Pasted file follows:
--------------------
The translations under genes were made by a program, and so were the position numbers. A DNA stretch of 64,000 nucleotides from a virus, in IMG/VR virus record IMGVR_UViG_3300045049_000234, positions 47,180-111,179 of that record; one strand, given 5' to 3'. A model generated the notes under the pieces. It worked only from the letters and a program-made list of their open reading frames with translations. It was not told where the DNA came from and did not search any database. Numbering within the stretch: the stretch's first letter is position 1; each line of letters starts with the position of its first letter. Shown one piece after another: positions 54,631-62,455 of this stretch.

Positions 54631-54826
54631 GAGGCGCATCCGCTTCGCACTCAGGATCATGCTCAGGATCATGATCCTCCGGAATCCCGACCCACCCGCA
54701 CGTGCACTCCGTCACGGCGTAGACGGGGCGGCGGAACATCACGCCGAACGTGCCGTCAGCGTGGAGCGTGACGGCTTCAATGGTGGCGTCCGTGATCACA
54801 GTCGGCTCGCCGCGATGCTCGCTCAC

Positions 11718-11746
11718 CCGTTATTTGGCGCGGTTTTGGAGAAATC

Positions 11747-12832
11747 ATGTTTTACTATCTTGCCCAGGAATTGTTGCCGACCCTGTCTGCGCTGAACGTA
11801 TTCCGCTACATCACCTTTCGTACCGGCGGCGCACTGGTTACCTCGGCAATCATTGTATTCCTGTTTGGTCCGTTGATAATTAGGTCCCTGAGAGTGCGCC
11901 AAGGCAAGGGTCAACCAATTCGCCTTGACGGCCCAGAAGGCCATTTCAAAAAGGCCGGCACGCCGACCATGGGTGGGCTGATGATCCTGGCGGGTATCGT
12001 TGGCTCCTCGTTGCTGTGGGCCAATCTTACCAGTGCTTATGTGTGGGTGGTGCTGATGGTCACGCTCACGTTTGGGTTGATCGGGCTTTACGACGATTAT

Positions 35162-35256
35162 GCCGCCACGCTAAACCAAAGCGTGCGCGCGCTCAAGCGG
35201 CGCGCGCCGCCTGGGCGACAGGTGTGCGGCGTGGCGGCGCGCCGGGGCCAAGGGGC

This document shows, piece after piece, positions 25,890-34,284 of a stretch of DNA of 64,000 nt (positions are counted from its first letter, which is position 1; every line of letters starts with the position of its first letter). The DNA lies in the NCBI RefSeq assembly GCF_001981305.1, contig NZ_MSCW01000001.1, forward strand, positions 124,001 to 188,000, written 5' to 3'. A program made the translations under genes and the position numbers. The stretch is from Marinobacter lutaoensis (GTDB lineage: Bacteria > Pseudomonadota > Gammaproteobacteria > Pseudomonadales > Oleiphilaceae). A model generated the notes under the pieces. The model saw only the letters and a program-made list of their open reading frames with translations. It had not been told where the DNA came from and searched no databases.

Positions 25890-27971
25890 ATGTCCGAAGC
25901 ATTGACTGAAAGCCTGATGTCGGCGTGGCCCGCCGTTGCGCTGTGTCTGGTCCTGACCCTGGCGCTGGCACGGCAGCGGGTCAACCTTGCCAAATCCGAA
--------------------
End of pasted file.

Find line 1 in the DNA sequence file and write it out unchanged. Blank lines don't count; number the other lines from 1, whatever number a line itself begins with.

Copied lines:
The translations under genes were made by a program, and so were the position numbers. A DNA stretch of 64,000 nucleotides from a virus, in IMG/VR virus record IMGVR_UViG_3300045049_000234, positions 47,180-111,179 of that record; one strand, given 5' to 3'. A model generated the notes under the pieces. It worked only from the letters and a program-made list of their open reading frames with translations. It was not told where the DNA came from and did not search any database. Numbering within the stretch: the stretch's first letter is position 1; each line of letters starts with the position of its first letter. Shown one piece after another: positions 54,631-62,455 of this stretch.